It seems that this is possible. Does anyone else have any thoughts on this? I find it awe inspiring to think that one of the little fig plants I am growing may have originated from a seed that germinated many thousands of years ago, having survived by people always propagating cuttings and passing them on.


Subject: Fig Seedlings Replies: 9
Posted By: bluesguy Views: 1,237
 
Saxonfig,
My understanding is that fig seeds can grow into any of three kinds. Caprifigs (which are the functionally male trees that produce pollen), Smyrna type females (which are the type of female flower only trees that require pollination to ripen figs) and Common type females (which are the type that we all have that produce figs without pollination).

And in regards to those that do grow as Common, the same variability applies as with apples etc. That is the trees might produce fruit that is inferior to the parent tree, or if one is lucky, they may produce fruit that is better than the parent tree.

So with figs, the chances of getting a better fruiting tree than the parent are small. I am hoping to be lucky and get not only some that produce good figs, but also have a resistance to the cold winters we have here in Utah. I expect my luck might be better when I try some seeds from crosses I plan to do using known cold hardy female trees such as Celeste or Hardy Chicago or even some of the 'unknown' types I have located doing well here in Utah.

For pollen, I plan to grow my own by growing a few caprifig trees. From those I will extract pollen, and not having fig wasps here I will then cut a small pencil size plug out of the fig that I want to have make seeds, and use a puff of air to blow the pollen thru a straw into the inside of that fig. I should get pollination that way, and viable seeds to try with.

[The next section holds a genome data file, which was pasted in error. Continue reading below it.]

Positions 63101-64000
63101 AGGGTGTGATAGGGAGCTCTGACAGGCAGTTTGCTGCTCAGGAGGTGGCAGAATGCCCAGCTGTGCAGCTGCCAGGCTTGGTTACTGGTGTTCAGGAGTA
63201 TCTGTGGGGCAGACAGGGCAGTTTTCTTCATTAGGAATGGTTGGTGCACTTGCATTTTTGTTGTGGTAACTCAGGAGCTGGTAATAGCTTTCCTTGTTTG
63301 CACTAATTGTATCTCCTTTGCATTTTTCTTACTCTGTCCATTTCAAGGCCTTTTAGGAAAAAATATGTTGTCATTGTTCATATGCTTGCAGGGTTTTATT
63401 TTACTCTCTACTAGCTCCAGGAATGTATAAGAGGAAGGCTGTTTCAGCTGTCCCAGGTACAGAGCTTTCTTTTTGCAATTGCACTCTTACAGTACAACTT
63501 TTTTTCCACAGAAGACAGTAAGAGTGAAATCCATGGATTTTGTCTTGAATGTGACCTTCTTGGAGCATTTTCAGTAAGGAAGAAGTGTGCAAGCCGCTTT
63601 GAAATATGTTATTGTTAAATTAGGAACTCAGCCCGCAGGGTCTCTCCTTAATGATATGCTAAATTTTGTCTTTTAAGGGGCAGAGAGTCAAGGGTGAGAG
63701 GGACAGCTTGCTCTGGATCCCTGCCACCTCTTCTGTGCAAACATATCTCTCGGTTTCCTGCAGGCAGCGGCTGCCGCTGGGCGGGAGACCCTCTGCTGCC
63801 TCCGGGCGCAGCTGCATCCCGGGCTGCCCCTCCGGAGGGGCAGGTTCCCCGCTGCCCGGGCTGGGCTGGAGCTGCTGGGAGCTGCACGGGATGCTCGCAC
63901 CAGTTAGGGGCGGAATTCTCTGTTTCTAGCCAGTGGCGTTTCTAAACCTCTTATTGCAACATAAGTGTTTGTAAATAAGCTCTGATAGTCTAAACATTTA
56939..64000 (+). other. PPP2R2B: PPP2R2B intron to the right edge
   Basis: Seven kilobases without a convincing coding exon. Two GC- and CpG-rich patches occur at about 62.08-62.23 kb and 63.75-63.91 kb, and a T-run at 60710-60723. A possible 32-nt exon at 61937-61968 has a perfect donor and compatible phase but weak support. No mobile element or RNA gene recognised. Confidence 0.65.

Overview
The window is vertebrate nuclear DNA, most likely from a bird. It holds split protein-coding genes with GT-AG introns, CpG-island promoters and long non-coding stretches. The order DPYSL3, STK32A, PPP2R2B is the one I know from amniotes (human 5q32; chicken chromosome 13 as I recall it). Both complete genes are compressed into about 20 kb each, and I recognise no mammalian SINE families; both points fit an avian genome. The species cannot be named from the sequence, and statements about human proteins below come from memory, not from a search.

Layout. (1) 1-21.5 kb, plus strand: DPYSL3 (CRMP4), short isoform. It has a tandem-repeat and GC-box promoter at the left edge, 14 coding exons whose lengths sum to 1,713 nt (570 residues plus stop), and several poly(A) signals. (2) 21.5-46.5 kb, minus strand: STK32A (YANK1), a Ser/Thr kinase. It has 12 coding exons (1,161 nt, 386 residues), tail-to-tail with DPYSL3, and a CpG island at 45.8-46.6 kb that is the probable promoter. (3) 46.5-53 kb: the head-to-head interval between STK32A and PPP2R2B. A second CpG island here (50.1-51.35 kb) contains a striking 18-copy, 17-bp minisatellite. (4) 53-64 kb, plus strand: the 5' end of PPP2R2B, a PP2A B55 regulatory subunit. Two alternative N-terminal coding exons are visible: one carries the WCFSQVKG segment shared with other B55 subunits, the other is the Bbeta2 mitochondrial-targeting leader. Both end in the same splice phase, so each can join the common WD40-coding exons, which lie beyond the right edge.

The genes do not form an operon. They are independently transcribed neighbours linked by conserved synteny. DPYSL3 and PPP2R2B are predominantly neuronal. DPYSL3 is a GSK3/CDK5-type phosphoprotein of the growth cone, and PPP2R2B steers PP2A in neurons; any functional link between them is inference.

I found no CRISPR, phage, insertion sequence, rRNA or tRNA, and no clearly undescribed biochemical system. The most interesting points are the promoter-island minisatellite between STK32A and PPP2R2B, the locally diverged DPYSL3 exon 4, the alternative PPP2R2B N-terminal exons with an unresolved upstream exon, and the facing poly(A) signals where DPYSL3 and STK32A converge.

Subject: Potted Figs Stored for the Winter Replies: 15
Posted By: bluesguy Views: 955
 
Here are two pics of my potted plants in their insulated box inside my old 'tack shed'. I have a light on a primitive thermostat (goes on at 35, off at 45 F.) to keep it from freezing. I am paranoid about killing these potted small plants. My first winter as a fig caretaker saw me at the beginning with one in the ground and one in a pot. I left both of them outside for the winter, the one in the ground cut back to 24" (which is about 1/2 of how big it got from a cutting its first year) and covered with leaves, the one in the pot just sitting on a bench in the back yard. Guess what. The one in the pot didn't wake up this spring, while the one in the ground got to 6'. Anyway, now I have over 30 varieties and more than 50 individual plants rooted in pots (increasing  soon with rooted cuttings). I am trying to let them be dormant, but some haven't lost their leaves. I am thinking about leaving the light unplugged for a few nights. We are having lows predicted of around 28 f. so inside the box it likely won't freeze their roots. I am worried about that.

Any thoughts on how tender they might be?


Attached Images
jpeg figs_in_shed.JPG (989.51 KB, 50 views)
jpeg figs_in_shed2.JPG (912.34 KB, 39 views)


Subject: Another unknown white Replies: 7
Posted By: bluesguy Views: 686
 
Actually, the three cuttings in the picture are the second group of these fall cuttings that I have tried to root. The first group had 4 sticks, and one of those is definitely rooted, while a second probably is and the other two still might. I don't see or smell any sign of mold. The one that rooted for sure (showing on sides of clear cup) had these fuzzy soft root initials on it too. So did some of this other kind of fig cutting for about a week, and then real roots showed up and now 3 out of 4 of them show roots in the cup.